QT21, a Machine Translation research project which is funded by the European Commission and coordinated by the German Research Center for Artificial Intelligence (DFKI), has again reached a significant milestone this summer: for the second time in a row, QT21 ranked first on more than 80% of the translation tasks organized as benchmarking by the Conference on Machine Translation(WMT17), winning all tests on those languages considered complex like Latvian or Chinese.
WMT started in 2006 as a Workshop on Statistical Machine Translation (MT) with the goal to provide a well-defined and controlled framework which allows an evaluation and consequently an improvement in MT technologies. MT techniques are evaluated along different dimensions, called “shared tasks.” Each shared task involves the creation and distribution of training data, the creation of test data, the definition of an evaluation protocol, the infrastructure to collect participant submissions, as well as automatic and manual scoring of submissions. It ends with the publication of results for each task and a ranking between all submissions that were made.
The central challenge is the News Translation task. In this task, each participant receives a test set of source-sentences for a given language pair (e.g. English – German) which has to be translated by their system into the target language. To make the competition as realistic as possible, the texts are extracted from general newspapers in the different languages of the task. For a better comparability of technologies and a reduction of the bias on data, participants to WMT get the same training data on which they can train their system. In addition, WMT includes online systems like Google Translate or Bing Translator (which of course do not follow the data constraint), systematically adding their translations to the test set and thus enabling a comparison with the largest MT systems.
The evaluation of the MT systems is done in two ways: an automatic scoring that is based on a pre-defined metric like TER and BLEU, and the manual scoring which is one by collecting large amounts of subjective judgments on translation quality from human annotators.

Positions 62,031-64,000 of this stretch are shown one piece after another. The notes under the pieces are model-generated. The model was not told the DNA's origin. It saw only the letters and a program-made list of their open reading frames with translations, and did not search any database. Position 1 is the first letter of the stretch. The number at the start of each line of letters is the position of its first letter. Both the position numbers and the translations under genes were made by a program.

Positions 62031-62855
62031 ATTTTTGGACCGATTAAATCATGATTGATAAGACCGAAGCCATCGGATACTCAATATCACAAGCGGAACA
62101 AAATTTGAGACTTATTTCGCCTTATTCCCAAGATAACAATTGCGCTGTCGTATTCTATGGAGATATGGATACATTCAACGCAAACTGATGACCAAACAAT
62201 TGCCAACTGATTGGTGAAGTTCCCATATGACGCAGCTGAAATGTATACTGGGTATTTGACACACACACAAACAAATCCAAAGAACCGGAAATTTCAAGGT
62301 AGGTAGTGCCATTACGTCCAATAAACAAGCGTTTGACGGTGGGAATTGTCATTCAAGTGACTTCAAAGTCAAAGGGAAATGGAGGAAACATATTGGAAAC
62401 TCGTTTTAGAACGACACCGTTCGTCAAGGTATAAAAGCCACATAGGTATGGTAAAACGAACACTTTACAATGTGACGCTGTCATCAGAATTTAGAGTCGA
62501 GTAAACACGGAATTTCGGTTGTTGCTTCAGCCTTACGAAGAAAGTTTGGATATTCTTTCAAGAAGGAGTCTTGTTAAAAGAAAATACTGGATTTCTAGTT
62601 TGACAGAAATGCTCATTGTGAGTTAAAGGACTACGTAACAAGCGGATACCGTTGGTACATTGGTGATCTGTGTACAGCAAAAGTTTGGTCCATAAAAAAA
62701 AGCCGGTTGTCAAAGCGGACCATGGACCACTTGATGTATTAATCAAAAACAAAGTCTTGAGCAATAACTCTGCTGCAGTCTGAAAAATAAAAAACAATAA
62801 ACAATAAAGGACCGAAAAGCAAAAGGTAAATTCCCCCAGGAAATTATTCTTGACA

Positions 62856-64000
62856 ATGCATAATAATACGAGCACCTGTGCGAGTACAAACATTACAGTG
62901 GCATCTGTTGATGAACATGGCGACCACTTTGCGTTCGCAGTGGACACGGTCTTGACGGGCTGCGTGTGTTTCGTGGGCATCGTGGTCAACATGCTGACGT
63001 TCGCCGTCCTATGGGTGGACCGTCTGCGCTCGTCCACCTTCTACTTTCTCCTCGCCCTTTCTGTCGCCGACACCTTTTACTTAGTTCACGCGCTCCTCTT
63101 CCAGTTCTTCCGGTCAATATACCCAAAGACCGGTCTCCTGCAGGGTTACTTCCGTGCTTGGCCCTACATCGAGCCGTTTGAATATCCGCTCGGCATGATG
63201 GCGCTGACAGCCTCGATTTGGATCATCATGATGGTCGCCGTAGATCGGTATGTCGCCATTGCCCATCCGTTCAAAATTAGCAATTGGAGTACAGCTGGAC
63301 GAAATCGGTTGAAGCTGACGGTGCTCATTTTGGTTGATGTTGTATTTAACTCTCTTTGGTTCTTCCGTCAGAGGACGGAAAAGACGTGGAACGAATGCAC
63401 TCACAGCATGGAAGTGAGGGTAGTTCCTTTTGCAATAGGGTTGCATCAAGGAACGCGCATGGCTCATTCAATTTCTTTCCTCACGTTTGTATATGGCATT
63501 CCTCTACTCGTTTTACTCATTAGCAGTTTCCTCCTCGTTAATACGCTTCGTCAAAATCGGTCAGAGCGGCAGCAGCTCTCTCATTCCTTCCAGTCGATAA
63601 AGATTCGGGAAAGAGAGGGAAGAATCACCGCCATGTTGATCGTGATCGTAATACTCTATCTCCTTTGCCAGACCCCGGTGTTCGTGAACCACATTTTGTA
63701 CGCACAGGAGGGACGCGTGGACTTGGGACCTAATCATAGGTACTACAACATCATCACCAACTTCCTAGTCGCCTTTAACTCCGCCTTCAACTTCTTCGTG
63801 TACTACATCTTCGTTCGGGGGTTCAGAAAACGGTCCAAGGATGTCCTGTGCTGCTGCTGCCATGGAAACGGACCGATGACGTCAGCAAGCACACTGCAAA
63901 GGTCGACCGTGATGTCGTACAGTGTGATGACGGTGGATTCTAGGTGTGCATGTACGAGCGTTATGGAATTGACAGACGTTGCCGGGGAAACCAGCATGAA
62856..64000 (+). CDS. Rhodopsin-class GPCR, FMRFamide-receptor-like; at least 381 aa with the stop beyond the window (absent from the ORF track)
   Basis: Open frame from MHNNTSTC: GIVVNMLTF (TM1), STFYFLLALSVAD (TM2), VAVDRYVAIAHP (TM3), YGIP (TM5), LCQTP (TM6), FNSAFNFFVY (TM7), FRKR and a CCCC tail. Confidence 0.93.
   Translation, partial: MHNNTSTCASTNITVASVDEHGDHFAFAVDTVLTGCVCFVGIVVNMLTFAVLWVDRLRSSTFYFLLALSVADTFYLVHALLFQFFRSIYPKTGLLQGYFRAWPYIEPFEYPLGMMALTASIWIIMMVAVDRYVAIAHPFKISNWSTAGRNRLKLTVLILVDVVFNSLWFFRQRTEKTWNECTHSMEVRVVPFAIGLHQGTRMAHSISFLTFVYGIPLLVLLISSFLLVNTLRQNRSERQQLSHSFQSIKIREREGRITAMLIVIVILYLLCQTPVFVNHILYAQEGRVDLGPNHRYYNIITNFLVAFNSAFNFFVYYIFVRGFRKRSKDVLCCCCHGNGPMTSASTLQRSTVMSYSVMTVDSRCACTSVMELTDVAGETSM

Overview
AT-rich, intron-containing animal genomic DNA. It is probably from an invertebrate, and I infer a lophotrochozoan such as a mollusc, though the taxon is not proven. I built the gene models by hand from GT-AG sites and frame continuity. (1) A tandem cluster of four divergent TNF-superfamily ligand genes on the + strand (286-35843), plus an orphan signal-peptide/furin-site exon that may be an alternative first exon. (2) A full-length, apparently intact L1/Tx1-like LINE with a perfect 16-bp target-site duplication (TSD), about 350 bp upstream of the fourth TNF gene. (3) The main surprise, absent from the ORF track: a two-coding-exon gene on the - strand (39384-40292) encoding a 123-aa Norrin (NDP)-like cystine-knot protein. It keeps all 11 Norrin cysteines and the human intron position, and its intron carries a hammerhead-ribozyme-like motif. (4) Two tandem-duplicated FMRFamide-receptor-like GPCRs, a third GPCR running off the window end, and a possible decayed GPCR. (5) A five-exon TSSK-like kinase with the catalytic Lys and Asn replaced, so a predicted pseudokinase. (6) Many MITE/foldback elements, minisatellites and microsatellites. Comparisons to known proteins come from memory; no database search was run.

The WMT shared tasks competition are open to every research lab or commercial system in the world. By making their submissions, they have the opportunity to assess MT technologies and to compare approaches. Furthermore, the knowledge is shared in system description papers, and published in an overall findings paper.
The WMT 2016 conference brought a paradigm shift with the introduction of deep neural networks. QT21 took this emerging technology and enhanced it to create a new state of the art, winning all translation tasks and bringing large improvements for morphologically rich languages like German and Czech. Notably, QT21 systems outperformed online systems like Google Translate and Bing Translator.
This achievement was possible due to the training of deep neural networks in conjunction with a pre-processing step that creates artificial sub-word units or segments based on the Gage byte pair encoding compression algorithm (1994), in which, instead of merging frequent pairs of bytes, characters or character sequences are merged. Two months after this 2016 historical breakthrough, online translation systems like Google Translate also shifted to neural networks and made widely-publicized announcements about their improvements, while acknowledging the work done in Europe: in their list of the six most relevant papers to their improvement was a major QT21 paper.
At this year’s WMT17 (7.-8. September 2017) shared tasks competition, QT21 successfully managed to keep its pole position on almost all language pairs. As seen in figure 1, online systems in 2017 are catching up, but the huge amount of data they can train their neural networks on is not enough to help them outperform the QT21 technology advantage on the WMT test data.
QT21 stands for Quality Translation 21, 21 being the 22 European Languages minus English. The goal of this Research and Innovation (RIA) project is to improve the quality of translation technologies on the difficult languages, e.g. those that are morphologically rich (e.g. German, Czech), those where word order is free (e.g. Czech) and also for those languages with less resources (e.g. Latvian, Romanian). The QT21 partners include top research teams in Europe as well as Language Technology and Translation Services companies. The project is coordinated by DFKI’s research department Multilingual Technologies, which is headed by Prof. Dr. Josef van Genabith.
- Deutsches Forschungszentrum für Künstliche Intelligenz GmbH (DFKI), Germany
- Rheinisch-Westfälische Technische Hochschule Aachen (RWTH), Germany
- Universiteit van Amsterdam (UvA), Netherlands
- Dublin City University (DCU), Ireland
- University of Edinburgh (UEDIN), United Kingdom
- Karlsruher Institut für Technologie (KIT), Germany
- Centre National de la Recherche Scientifique (CNRS), France,
- Univerzita Karlova v Praze (CUNI), Czech Republic
- Fondazione Bruno Kessler (FBK), Italy
- University of Sheffield (USFD), United Kingdom
- TAUS b.v. (TAUS), Netherlands
- text & form GmbH (TAF), Germany
- TILDE SIA (TILDE), Latvia
- Hong Kong University of Science and Technology (HKUST), Hong Kong